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Upton Sinclairs title to his novel The Jungle relates to the themes of his book in many ways. Some themes to the Jungle are poverty, deception, and misery. To illustrate, in a jungle, its chaotic, there are trees and bushes scattered everywhere like people. Every beast and creature is out for it's own survival. The strong beasts survive, and the weak die. The former was the life and story of Jurgis Rudkus's. He was a Lithuanian immigrant who migrated to Packingtown in Chicago for a better life. In Lithuania, Jurgis, and his fiancé Ona dreamed of having a house with running water. Jurgis had heard of success stories of American people; however, he believed that success would come easy to him. He did not understand the challenges that would lie ahead of him. To make things harder, family members related to Jurgis and Ona also migrated with them to Packingtown. Their names are the following, Dede Antanas (Jurgis's father), Marija (Ona's cousin), Elzbieta (Ona's stepmother), Stanislovas (Elzbieta's son), Vilimas, (Elzbieta's son), Nikalojus (Elzbieta's son), Kristoforas and Juozapas (Elzbieta's crippled sons), Kotrina (Elzbieta's daughter) (SparkNotes Editors). Jurgis and Ona had a huge wedding celebration upon their arrival in America in the early 1900's. Many family and friends came to the celebration, and they enjoyed beer, meat, and great foods. However, the reality was that they spent all their money on the wedding celebration, and they had no place to live. Soon after, Jurgis, Ona, and the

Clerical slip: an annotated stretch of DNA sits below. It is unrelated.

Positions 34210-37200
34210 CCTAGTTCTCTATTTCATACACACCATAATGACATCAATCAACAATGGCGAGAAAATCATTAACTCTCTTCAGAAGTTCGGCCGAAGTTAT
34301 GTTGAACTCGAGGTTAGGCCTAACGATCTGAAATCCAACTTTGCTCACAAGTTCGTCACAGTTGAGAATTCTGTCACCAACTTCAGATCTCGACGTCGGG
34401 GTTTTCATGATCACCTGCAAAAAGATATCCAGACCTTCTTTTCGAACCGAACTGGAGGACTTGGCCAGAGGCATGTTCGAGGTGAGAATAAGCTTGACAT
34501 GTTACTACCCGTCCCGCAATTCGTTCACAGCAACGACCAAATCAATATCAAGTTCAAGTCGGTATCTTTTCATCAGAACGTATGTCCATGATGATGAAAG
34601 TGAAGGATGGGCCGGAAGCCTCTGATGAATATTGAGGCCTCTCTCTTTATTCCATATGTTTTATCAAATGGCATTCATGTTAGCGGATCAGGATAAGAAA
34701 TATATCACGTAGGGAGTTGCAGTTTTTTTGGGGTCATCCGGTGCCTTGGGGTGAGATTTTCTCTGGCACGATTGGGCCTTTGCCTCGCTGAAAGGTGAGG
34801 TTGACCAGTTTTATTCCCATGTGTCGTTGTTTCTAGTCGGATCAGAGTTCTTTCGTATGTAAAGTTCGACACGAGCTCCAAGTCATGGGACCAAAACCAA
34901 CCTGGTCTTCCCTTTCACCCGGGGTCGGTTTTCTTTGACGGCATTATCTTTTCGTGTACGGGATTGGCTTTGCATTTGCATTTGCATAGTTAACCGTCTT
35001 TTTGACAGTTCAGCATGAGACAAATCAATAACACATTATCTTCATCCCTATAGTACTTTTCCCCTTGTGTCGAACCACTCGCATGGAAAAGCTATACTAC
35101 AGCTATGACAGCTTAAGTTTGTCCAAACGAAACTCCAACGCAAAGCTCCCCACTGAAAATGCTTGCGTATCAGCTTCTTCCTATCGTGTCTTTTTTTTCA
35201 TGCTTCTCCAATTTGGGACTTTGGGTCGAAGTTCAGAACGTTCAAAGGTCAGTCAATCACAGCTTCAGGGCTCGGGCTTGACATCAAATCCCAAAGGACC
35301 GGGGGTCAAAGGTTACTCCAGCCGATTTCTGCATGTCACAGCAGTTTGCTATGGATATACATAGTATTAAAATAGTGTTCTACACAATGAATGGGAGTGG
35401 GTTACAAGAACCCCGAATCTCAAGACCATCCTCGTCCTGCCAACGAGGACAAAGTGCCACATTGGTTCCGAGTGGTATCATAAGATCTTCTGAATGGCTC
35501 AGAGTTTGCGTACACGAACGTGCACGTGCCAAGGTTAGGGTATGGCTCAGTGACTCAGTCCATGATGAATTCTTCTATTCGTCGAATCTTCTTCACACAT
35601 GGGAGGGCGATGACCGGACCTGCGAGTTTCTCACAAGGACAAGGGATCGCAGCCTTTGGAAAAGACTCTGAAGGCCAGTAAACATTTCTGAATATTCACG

family moved in with Mrs. Jukniene who was a widow that managed a boardinghouse. Her house was filthy and vermin was present, yet they had shelter (Sinclair, 35). Jurgis was really excited during this time period because he got a job at Browns in the Stockyards slicing beef and pork. He was so happy that he ran home and told Ona and the family. Jurgis did not understand that his job was not guaranteed. He was amazed of Brown's huge factory machines and assembly lines. Jurgis worked hard without a break. The working conditions were unhealthy, dangerous, and uncomfortable. Sometimes it would become freezing in the meat packing plants, and the workers would stick their legs in freshly killed cattle carcasses to keep warm (Sinclair, 99). Other times the temperatures would reach over a hundred degrees inside the factory, and the working men were not allowed to wipe a drop of sweat off their brow as they labored. Meat packing workers labored for ten hours a day and six days a week (Nash, 557). Many men accidentally cut themselves at work with sharp knives as they labored. Their fate without a job would be homelessness, starvation, and eventually death. Thousands stood at the factory gates hoping to get chosen to work for the day. Only a handful would be picked, and the rest would be left out in the cold to die. That was the sad reality for the majority of workers in packingtown. As for Jurgis, Ona, and the family, most of them got jobs. Ona went to work in a meat factory; Marija got a job too at another factory painting meat cans. Jurgis's dad, Dede, really wanted to contribute so, he went to work. Elzbieta stayed home to watch the kids. Soon after, they all saved up and saw an advertisement for an opportunity to own a new home. Sadly, the salesman who sold them the home deceived them. He lied and said that the home was new when it really was a decade old (Sinclair, 59). The whole family was very happy that they had a home, and they felt a sense of accomplishment. Things were